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Jesus Court Painting Survives ACLU Attack

A disputed portrait of Jesus Christ will remain at the Slidell city courthouse in Louisiana after a federal judge refused to grant a demand by the American Civil Liberties Union to have the painting removed.

"The court today recognized that the First Amendment allows public officials, and not the ACLU, to determine what is appropriate for acknowledging our nation's legal and cultural heritage," said Mike Johnson, senior legal counsel for the Christian legal group Alliance Defense Fund, in a statement Friday.

"The ACLU's sole and stated objective in this case was to have the Jesus painting removed. But the Constitution does not prohibit public buildings from memorializing great figures from our history."

The Jesus portrait, which had been on display in the courthouse for more than a decade, had spurred the ACLU to file a lawsuit claiming that the display violated the separation of church and state.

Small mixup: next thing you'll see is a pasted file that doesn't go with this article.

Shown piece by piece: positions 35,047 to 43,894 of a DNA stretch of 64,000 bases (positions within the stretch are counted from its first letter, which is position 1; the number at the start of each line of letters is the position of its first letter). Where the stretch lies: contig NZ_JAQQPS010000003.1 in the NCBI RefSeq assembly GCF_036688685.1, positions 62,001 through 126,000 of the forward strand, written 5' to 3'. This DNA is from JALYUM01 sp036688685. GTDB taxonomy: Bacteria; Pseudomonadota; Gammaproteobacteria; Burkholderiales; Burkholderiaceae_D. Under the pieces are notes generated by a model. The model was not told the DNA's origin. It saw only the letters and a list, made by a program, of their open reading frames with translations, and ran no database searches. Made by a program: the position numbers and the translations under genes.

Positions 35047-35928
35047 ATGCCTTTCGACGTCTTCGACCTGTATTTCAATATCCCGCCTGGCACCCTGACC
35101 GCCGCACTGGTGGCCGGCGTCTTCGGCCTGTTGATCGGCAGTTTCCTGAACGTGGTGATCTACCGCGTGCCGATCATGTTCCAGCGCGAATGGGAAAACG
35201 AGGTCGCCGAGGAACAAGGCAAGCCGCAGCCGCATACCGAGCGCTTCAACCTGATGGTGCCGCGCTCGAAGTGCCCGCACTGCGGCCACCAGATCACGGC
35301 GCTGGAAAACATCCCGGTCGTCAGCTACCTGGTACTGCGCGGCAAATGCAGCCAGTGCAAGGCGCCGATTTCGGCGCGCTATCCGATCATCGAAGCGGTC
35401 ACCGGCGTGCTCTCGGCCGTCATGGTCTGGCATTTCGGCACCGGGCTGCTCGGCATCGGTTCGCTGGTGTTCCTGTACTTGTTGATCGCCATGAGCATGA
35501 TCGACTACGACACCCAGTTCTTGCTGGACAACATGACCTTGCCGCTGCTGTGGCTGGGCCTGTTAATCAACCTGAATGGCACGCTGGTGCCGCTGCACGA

In response, the city of Slidell mounted additional portraits of 15 of history's preeminent lawgivers alongside the Jesus painting. The framed portraits added on Aug. 31 included those of Confucius, Hammurabi, Moses, Charlemagne, and Sir William Blackstone. Alongside the 16 framed portraits are a reproduction of the U.S. Constitution and a mounted explanation of the various figures in the paintings.

However the added prints did not appease the ACLU, which refused to drop the case.

"It's sad that we've reached a point where such images have to be defended," ADF's Johnson said. "The ruling today is believed to be the first-ever federal court decision to specifically review and uphold as constitutional an image of an adult Jesus on public display.

"While such images and other religious symbols are common in public buildings throughout the U.S., none have been challenged in this manner before," he added.

Judge Ivan Lemelle on Friday ruled against the ACLU and said the only remaining issue to be discussed is attorneys' fees.

ADF has many times defended communities in South Louisiana against ACLU lawsuits, including after Hurricane Katrina when the ACLU sued to block a privately funded memorial to storm victims because it included a cross.

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